The stability and longevity of surface-stabilized lubricant layers is a critical question in their application as low- and nonfouling slippery surface treatments in both industry and medicine. Here, we investigate lubricant loss from surfaces under flow in water using both quantitative analysis and visualization, testing the effects of underlying surface type (nanostructured versus flat), as well as flow rate in the physiologically relevant range, lubricant type, and time. We find lubricant losses on the order of only ng/cm2 in a closed system, indicating that these interfaces are relatively stable under the flow conditions tested. No notable differences emerged between surface type, flow rate, lubricant type, or time. However, exposure of the lubricant layers to an air/water interface did significantly increase the amount of lubricant removed from the surface, leading to disruption of the layer. These results may help in the development and design of materials using surface-immobilized lubricant interfaces for repellency under flow conditions.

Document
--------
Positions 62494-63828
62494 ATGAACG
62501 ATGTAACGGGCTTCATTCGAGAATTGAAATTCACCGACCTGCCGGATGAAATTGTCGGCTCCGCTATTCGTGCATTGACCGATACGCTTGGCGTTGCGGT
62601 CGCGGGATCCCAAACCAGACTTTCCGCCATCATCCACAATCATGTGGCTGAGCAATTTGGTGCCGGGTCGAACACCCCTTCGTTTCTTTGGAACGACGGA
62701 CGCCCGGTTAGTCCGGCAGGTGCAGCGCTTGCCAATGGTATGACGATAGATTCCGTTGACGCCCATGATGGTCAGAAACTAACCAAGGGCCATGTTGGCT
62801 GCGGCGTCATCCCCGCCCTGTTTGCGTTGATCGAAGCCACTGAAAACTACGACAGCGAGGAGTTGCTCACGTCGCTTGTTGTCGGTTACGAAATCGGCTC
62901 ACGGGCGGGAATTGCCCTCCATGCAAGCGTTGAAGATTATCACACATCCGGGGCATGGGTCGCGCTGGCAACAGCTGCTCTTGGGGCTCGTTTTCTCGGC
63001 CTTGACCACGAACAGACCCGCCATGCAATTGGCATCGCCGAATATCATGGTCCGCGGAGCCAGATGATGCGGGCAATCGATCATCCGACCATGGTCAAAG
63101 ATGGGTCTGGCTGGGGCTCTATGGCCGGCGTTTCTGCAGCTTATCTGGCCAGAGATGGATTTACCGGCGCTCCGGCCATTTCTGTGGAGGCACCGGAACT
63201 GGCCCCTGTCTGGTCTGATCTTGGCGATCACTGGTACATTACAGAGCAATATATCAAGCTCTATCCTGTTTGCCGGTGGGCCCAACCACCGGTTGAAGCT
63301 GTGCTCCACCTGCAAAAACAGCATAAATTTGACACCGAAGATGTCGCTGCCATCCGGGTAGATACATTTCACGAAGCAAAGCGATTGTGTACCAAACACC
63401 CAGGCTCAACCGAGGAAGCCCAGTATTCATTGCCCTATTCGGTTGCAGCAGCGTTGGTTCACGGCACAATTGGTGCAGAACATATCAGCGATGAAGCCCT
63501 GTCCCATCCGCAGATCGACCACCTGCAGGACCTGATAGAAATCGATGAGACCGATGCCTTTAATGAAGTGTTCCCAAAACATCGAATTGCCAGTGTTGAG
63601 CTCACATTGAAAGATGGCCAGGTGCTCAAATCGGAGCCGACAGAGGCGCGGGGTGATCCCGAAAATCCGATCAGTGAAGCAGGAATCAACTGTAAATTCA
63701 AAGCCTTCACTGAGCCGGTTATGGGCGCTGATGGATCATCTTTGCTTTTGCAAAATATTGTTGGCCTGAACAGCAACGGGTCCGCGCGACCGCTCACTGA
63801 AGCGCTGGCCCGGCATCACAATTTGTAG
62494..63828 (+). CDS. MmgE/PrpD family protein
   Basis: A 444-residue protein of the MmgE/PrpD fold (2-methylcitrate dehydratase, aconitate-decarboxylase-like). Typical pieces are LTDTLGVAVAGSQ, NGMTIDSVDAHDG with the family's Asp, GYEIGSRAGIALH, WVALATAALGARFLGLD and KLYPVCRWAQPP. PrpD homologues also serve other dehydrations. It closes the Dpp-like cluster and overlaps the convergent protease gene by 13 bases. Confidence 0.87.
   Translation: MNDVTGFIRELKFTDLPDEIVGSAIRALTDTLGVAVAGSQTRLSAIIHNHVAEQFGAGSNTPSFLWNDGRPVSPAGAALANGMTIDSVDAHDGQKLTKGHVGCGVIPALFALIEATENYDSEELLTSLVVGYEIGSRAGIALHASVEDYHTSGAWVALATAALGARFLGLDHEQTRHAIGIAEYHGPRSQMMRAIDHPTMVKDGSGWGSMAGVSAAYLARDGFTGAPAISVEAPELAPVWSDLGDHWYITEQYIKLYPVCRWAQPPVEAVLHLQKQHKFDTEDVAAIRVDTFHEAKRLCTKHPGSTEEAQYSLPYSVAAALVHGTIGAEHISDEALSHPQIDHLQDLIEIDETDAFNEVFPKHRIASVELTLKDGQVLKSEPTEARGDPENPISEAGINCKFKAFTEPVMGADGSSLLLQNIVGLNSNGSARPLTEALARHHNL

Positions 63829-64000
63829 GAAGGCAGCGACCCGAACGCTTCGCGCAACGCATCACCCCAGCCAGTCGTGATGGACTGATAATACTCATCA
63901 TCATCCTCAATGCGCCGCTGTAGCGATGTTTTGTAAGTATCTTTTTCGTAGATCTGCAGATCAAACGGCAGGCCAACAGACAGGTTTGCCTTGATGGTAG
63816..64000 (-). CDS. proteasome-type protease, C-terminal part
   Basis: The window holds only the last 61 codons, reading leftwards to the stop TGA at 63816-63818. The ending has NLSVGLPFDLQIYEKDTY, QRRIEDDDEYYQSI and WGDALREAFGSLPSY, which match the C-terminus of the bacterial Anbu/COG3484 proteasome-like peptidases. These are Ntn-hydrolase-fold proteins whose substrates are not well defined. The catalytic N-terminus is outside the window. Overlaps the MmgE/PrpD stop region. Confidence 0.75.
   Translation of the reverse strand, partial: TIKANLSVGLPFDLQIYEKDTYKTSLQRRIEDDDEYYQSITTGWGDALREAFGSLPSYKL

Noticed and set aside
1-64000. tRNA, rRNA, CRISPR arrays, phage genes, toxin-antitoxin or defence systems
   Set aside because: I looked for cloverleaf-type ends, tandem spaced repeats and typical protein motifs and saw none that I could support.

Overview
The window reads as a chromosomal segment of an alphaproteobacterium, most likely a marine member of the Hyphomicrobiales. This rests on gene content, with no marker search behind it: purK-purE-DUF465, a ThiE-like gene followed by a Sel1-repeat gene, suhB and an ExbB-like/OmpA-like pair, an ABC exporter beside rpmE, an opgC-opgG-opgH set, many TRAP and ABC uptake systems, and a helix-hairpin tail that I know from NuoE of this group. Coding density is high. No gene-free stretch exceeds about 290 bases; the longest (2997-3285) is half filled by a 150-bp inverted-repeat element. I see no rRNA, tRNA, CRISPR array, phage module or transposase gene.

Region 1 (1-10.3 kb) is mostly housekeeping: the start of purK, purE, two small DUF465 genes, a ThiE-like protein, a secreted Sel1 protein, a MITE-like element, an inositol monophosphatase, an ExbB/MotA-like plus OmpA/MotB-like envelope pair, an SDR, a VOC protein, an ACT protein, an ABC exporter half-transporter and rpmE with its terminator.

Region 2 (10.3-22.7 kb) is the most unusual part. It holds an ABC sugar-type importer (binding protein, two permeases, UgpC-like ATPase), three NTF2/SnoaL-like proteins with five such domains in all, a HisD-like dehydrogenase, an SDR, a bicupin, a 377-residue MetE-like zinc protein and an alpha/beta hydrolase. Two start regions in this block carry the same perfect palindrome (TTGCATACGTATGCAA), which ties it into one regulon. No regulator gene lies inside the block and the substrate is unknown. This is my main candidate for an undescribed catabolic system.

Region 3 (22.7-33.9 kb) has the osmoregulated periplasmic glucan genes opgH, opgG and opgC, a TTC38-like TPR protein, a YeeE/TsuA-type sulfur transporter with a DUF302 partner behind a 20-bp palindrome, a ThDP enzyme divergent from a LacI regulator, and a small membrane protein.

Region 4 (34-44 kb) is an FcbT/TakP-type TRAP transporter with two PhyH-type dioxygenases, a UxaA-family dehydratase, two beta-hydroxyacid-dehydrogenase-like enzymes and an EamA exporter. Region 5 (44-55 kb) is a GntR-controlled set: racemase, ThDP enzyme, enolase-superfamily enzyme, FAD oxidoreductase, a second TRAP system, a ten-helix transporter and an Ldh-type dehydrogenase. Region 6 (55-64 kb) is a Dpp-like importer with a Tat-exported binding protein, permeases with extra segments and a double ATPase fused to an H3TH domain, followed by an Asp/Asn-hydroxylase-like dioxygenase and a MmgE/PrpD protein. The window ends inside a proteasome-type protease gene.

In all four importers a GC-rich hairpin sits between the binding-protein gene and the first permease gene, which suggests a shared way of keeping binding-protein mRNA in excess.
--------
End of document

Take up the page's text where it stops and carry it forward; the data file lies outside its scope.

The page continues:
The authors thank Andreas Carlson for helpful advice and Haylea Ledoux for technical assistance. This material is based upon work supported by the Defense Advanced Research Projects Agency Grant N66001-11-1-4180 and Contract HR0011-13-C-0025, as well as by the Office of Naval Research under Award Number N-000014-12-1-0962 to Princeton University. This work was performed in part at the Center for Nanoscale Systems (CNS), a member of the National Nanotechnology Infrastructure Network (NNIN), which is supported by the National Science Foundation under NSF award no. ECS-0335765. CNS is part of Harvard University.